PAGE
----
FIG. 5 illustrates an exploded view of the lock assembly. This assembly includes a handle 80 that pivots about an arm or pair of arms 90. Arm 90 is retained within the indicator housing by brackets 92. The brackets may be secured by screws, bolts, and the like. The arms 90 may have cammed surfaces, shoulders, and/or other projecting portions (including pads) to make frictional contact with a gear or shaft of the bevel indicator and lock assembly and/or the translation assembly to prevent rotary movement. Placing the cammed surfaces and/or shoulders to contact the transverse shaft 40 and/or the output translation gear 50 may be advantageous to isolate gear play in the overall system.

FIG. 6 shows a perspective view of the bevel measuring gear 20, output translation gear 30, and bevel housing 10 mounted on or within the miter base 2. At the center of the outside end of bevel housing 10 is a circular opening for attaching to the bevel or tiltable support for the miter saw (or other power tool).

FIG. 7 shows a side view of a miter saw. The saw blade 170 rotates about a shaft 180 supported by arm 140. A guard 160 protects the operator from the saw blade. Arm 140 pivots or tilts in unison with bevel or tiltable support 130. The bevel or tiltable support 130 fits against the bevel housing. The rear pivot axis shaft 15 controls the motion of the bevel or tiltable support 130. Variations of the support are contemplated by the present invention.

A bevel housing 10 is attached to and tiltable with respect to the stationary, mounting portion (miter). The bevel or tiltable support 130 may be latchably set at a variety of angles with respect to vertical. For example, the bevel or tiltable support 130 may be set zero degrees from a vertical orientation and 45 (or 90) degrees at a maximum tilt angle with respect to the vertical. The tilt may be set at gradations such as 5-degree increments or 1-degree increments, may have infinite adjustability within a set angular range, and the like as contemplated by a person of ordinary skill in the art.

As shown in FIG. 8, the bevel scale indicator cylinder 70 may include markings and/or a pointer on or proximate to the cylinder so as to present a measure of the rotational movement of the saw blade. As shown, major unit marks 104 and minor unit marks 102 are spaced upon the bevel scale indicator cylinder 70. Numeric indicia 106 may also be placed on the bevel scale indicator cylinder 70. A pointer arrow 105 is fixed on the miter base 2. Other variations are contemplated by the present invention.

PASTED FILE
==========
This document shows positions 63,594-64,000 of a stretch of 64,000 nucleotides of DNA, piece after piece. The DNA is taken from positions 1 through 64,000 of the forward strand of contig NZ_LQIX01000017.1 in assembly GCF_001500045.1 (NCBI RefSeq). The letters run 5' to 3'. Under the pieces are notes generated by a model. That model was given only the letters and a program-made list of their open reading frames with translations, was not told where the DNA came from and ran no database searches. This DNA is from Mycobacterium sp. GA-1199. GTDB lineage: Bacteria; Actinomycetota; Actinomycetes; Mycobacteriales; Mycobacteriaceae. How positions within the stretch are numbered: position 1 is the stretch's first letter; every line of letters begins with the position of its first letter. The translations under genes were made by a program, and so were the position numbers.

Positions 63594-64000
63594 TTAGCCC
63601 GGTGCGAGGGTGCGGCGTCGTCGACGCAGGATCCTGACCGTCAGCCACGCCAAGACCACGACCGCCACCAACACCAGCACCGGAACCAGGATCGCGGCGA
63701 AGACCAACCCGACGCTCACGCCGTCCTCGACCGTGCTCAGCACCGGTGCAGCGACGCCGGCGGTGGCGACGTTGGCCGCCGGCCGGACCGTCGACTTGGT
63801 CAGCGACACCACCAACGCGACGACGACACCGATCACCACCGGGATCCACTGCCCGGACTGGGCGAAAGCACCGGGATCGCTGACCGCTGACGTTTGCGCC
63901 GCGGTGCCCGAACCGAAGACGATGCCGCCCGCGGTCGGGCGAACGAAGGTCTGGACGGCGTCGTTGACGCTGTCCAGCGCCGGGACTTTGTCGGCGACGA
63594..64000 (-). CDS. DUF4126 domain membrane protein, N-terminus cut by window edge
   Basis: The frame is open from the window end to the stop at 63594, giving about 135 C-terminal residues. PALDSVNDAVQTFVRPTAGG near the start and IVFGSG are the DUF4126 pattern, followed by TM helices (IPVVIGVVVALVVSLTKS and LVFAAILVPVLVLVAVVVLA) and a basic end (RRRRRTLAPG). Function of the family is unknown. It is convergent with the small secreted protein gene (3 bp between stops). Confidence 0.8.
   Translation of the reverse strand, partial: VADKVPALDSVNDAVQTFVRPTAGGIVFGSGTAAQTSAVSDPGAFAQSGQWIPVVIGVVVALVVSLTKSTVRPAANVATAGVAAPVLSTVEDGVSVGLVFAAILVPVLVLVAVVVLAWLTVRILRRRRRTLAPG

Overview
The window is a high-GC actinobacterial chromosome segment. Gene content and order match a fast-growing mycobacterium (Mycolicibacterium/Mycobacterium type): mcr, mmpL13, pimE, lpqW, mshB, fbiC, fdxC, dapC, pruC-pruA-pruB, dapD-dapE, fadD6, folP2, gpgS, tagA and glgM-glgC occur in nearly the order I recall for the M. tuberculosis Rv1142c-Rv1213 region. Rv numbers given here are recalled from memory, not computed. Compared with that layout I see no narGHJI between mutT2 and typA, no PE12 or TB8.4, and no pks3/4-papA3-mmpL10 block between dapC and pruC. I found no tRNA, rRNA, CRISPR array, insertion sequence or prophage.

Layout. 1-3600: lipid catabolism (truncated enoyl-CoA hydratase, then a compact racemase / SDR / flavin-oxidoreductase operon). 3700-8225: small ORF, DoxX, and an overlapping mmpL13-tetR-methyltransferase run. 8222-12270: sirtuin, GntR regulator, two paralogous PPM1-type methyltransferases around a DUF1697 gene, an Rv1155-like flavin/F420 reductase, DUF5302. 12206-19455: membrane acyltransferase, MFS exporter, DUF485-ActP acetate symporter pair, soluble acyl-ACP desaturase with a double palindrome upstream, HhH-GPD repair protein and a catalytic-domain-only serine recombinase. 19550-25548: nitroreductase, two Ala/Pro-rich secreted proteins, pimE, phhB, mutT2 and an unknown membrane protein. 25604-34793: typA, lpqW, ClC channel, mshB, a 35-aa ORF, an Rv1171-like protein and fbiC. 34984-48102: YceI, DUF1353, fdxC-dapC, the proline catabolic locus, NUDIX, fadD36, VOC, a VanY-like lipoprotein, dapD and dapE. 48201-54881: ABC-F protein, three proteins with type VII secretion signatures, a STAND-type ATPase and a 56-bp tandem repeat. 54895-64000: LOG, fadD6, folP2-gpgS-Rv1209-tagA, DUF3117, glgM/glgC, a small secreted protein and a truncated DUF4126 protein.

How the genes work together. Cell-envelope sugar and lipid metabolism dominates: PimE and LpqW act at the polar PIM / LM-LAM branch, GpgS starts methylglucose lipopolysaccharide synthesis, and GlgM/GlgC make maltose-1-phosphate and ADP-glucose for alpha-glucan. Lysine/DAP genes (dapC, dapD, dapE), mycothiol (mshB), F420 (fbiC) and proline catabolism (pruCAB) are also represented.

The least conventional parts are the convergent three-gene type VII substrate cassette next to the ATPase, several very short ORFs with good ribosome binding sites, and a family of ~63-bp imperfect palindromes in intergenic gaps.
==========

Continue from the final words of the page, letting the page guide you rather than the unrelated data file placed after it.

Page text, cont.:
The bevel scale indicator cylinder may be used as a scale magnifier. Scaling may be achieved through gear ratios in front only, gear ratios in back only, or gear ratios from both front and back. The gears 60 and 50 and gears 30 and 20 may be respectively scaled so that the motion of the tiltable portion of the machine is magnified appropriately in the motion of the bevel scale indicator cylinder 70 to provide a higher resolution to the user. As a result, when the transverse shaft 40 is unlocked and the upper arm is rotated, the rotation of the bevel housing 10 is translated and amplified through the transverse shaft 40 to the bevel scale indicator cylinder 70. For example, when the bevel housing rotates through 45 degrees, the bevel scale indicator cylinder 70 may rotate through about 292.5 degrees—6.5× amplification—while markings on or near the bevel scale indicator cylinder 70 show the true bevel position with respect to vertical. That is, although the bevel scale indicator cylinder may rotate 292.5 degrees when the bevel housing rotates through 45 degrees, the bevel scale indicator cylinder reading is 45 degrees. Amplification values, such as 4, 5, 10, and the like, may be used with the present invention. For certain applications, magnification values under 1, such as 0.5, may be used.